This past week my kids and I went on a frog hunting adventure. It's the time of year when Kaulquappen, or tadpoles, are happily and excitedly swimming in local ponds. Armed with a couple glass jars, a kids fishing net and water shoes we took off for our local lake.
If your kids enjoy getting their hands dirty, dipping their toes in cool water, and messing around with slimy things, then tadpoles are for them! Immediately after wading into the pond, my kids were super excited to feel these slippery and slimy creatures wiggle around on their feet. They kept asking me to come join them, but I did sit this one out. I stood next to the pond and encouraged them from a close distance. Not only are tadpoles fun to catch, they are really an amazing way for kids (and adults) to witness a remarkable transformation! After catching our tadpoles and setting up their new temporary home, my kids are enjoying checking in on their tadpoles and seeing what they are up to. They are very active little guys and can usually be found swimming around, eating, and are just generally being entertaining. If you plan on talking to them, frogs in Germany say "quak" instead of "ribbit". Generally speaking, animals around the world speak the same language, but these will be German frogs one day, and we can learn their proper German sounds as well.
If you've decided you'd like to take this on, we have a goldmine in our backyard here in Ktown. One of the best places to go tadpole collecting is at the Barenloch Kindsbach. It's really quite famous for it's frog population. Tips like this can be found in The Military Mom's Guide to Kaiserslautern. Along the lake shore, nearest the parking lot, you will find a wealth of tadpoles this time of year. After collecting your tadpoles, take some time to enjoy this beautiful park. There is a swimming area, hiking trails, and a really fun playground with zip line, nest swing, teeter totter, a fun wave slide and more. Talstr. 16, 66862 Kindsbach.
Tips for Happy Healthy Tadpoles
Have your kids catch some tadpoles with a small net, plastic or glass container, or by gently scooping them with their hands. Place them in a container for transporting them home, as well as some pond water and plants. When you get them home, place them in a larger container, in the shade, and add dechlorinated water. Bottled water is great and rainwater is even better.They do like it outside as there will be some bugs and other matter that may drop into their enclosure to eat. You can also feed the tadpoles pieces of boiled romaine lettuce or normal flake fish food. Feed them only a small amount to ensure they don't overeat and die. Feed them too little, and they will start eating each other...which is another lesson the kids might find interesting. Do not feed the tadpole once it has sprouted arms, as at this time it will be using its tail as food. Release the tadpoles back into the pond when they have reached the froglet stage.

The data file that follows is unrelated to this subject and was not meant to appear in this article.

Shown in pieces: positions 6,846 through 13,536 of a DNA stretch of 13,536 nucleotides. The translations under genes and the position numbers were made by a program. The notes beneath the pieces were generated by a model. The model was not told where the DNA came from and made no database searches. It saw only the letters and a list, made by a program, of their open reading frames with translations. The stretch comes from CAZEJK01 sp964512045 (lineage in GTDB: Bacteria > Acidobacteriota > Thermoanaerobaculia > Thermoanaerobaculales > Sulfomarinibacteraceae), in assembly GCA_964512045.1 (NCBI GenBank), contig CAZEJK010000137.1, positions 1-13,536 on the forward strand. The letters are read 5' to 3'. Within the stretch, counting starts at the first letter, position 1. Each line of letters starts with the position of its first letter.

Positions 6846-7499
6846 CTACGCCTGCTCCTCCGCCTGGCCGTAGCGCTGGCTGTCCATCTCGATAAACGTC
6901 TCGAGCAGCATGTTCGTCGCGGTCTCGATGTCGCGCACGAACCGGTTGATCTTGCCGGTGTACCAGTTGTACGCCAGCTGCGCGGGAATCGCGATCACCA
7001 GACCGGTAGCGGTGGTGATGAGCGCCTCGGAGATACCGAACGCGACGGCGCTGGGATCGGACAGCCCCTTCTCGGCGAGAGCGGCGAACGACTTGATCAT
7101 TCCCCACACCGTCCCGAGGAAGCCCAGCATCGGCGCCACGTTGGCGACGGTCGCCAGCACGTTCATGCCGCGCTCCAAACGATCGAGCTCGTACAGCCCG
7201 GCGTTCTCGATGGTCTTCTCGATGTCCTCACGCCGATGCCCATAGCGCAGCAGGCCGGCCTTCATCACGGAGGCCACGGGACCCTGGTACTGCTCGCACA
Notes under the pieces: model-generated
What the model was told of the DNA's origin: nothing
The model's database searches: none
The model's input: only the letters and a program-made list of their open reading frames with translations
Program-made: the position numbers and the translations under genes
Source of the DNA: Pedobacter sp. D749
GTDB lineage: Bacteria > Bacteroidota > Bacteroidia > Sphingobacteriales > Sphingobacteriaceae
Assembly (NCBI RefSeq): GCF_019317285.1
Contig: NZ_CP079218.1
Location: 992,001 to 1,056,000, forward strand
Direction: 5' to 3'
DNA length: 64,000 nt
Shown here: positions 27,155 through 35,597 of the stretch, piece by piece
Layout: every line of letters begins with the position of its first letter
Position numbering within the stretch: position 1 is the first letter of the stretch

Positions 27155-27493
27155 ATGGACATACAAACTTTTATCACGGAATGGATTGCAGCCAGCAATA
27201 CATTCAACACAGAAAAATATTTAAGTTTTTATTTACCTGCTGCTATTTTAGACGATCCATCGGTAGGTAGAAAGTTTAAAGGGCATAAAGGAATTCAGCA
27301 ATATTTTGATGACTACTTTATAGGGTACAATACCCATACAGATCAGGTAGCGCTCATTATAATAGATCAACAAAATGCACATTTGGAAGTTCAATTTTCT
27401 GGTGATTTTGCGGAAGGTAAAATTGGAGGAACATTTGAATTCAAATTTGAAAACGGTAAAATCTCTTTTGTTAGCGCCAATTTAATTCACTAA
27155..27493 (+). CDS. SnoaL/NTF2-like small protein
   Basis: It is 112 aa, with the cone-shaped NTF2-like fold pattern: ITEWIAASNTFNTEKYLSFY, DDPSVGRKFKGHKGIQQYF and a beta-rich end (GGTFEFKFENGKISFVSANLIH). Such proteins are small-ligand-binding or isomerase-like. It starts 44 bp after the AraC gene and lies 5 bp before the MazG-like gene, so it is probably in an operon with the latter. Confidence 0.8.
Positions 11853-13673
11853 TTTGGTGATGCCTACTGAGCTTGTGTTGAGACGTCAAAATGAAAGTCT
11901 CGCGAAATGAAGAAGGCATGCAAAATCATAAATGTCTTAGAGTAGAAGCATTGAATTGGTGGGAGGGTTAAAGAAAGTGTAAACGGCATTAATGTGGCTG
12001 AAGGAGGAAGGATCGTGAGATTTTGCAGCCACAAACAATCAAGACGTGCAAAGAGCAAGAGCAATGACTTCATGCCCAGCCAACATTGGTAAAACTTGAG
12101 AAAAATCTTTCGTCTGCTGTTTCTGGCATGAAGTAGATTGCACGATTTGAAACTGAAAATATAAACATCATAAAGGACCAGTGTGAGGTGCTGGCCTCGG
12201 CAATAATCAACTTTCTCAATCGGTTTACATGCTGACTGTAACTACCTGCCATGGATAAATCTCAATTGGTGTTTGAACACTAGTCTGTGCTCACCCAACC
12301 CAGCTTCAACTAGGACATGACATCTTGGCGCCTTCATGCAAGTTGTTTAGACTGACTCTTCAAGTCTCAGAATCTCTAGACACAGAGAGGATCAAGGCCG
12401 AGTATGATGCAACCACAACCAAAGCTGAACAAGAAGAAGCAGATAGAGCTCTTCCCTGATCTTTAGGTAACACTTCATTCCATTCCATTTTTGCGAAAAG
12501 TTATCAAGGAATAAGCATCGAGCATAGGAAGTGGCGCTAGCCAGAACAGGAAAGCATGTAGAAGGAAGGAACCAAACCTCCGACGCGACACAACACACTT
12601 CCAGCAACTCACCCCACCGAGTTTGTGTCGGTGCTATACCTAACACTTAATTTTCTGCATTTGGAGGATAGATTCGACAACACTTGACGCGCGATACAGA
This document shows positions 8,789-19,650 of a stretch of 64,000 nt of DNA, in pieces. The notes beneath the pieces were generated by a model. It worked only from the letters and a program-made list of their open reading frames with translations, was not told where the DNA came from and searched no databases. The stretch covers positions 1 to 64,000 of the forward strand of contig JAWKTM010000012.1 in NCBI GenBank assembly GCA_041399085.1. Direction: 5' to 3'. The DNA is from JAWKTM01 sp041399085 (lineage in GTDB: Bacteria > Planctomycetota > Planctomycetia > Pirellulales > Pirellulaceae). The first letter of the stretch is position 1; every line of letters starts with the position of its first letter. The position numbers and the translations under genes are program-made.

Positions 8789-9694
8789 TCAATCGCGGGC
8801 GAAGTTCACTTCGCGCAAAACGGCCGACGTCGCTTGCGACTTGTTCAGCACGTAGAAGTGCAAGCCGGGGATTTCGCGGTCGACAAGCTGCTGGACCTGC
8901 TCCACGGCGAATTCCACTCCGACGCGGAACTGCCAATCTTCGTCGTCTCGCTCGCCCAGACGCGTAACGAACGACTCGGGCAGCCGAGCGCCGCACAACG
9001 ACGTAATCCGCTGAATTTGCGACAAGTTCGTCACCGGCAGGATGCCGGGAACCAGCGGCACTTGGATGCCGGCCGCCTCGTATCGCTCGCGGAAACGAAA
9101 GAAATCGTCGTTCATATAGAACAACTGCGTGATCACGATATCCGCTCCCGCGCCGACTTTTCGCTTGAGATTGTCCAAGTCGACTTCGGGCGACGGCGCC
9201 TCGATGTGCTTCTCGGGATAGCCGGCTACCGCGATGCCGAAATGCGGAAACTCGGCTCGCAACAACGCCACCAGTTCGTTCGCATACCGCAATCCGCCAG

The Frog Life cycle!
The frog life cycle is easily navigated with a little observation. See if your kids can figure out where in the cycle your tadpoles are. Egg Stage: The male frog will fertilize the eggs as they are laid. Typically the eggs are laid in masses. Some frogs will move on at this point, but others will remain near the eggs and watch over them. Tadpole Stage: During this stage of life, the tadpole has a tail, mouth and gills. They are really fragile at this point and can easily lose their tail if handled roughly. During this stage of life, they will swim around and feed on algae. This is the best stage to gather the little creatures and setup a home for them to develop. Be sure to get more than one because tadpoles tend to be social creatures and enjoy being in a group. Tadpole with legs: There is a lot of action during this stage! After about 6 to 9 weeks, you will begin to see tiny little legs popping out. They tadpoles will have moved on from simply eating algae to dead insects and plants. At 9 weeks the tadpoles will look like super small frogs, but with long tails. Froglet: At 12 weeks, your tadpole will have transformed to a smaller version of an adult frog. There may be a tiny tail remaining at this point. Frog: By 12-16 weeks, your froglets are now full grown adult frogs and ready to lay their own eggs and start this amazing process again.